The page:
50 per cent of strokes in children are haemorrhagic. Between 30 and 50 per cent of these are caused by arteriovenous malformations (AVMs). An AVM is a rare malformation of blood vessels where arteries (taking blood to the brain) become tangled with veins (draining blood from the brain), often appearing as a tangle of abnormal vessels. They can occur anywhere in the body but most commonly in the brain. This means that the high pressure of blood in arteries is transmitted directly into veins, which are not built to take this pressure they may therefore burst.
An aneurysm is a bulge in an artery wall. If the bulge grows too big, it can burst and cause bleeding into the brain. Aneurysms may arise as a result of an infection or without warning.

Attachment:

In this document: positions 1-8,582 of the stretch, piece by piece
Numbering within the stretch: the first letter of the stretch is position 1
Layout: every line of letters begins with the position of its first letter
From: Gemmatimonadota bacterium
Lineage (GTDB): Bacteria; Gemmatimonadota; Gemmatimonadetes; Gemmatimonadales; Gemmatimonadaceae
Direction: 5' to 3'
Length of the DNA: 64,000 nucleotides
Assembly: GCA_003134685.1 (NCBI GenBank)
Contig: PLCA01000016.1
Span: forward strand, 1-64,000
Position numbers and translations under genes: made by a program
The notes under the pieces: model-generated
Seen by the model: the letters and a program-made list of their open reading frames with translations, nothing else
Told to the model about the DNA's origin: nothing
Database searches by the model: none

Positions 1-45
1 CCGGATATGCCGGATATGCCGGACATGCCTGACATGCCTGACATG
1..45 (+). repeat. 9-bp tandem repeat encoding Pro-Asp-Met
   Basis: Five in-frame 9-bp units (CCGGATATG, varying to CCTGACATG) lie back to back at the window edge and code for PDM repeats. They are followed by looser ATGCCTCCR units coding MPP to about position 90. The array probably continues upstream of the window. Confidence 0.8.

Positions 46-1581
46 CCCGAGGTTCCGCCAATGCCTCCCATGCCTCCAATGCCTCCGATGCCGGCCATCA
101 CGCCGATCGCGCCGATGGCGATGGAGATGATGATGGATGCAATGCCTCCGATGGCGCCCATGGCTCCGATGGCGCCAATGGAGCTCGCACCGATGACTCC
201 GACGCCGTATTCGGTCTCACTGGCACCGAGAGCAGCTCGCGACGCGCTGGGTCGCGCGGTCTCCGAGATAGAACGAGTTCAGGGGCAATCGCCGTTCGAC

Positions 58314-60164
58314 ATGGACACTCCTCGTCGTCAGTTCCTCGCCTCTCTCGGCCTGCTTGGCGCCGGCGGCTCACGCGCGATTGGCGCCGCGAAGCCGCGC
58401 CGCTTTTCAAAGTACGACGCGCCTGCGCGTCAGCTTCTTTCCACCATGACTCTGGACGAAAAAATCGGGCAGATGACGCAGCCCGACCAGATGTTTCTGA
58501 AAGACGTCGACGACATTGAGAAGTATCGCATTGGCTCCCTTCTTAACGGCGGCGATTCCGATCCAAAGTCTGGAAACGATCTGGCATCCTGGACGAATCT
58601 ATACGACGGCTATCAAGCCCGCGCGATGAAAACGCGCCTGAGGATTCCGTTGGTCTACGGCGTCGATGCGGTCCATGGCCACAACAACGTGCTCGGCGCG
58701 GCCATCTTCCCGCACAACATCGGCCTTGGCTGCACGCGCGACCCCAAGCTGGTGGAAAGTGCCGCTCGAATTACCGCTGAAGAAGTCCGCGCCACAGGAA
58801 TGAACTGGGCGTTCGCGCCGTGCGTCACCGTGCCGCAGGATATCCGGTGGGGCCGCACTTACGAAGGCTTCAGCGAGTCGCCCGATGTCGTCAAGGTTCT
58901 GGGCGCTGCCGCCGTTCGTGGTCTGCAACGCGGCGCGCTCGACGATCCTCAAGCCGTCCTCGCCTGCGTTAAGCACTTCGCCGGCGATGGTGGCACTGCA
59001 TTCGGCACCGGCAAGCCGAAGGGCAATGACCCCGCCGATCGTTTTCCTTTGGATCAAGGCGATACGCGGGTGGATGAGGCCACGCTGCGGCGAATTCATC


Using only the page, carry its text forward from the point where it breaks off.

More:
Cavernous malformations are thought to account for 20 to 25 per cent of haemorrhagic strokes in children. A cavernous malformation is a small cluster of abnormal, enlarged blood vessels, often resembling a blackberry shape.
They are mainly found in the brain and around the spine but they can occur anywhere in the body. Research is currently underway to understand why these occur. Evidence suggests that structural changes (mutations) in genes may trigger the abnormality in the vessels in some people.
Some of the disorders that have already been mentioned, moyamoya syndrome, types of vasculitis, SCD and clotting disorders (such as a lack of vitamin K, which helps with clotting) are also known risk factors for haemorrhagic stroke in children.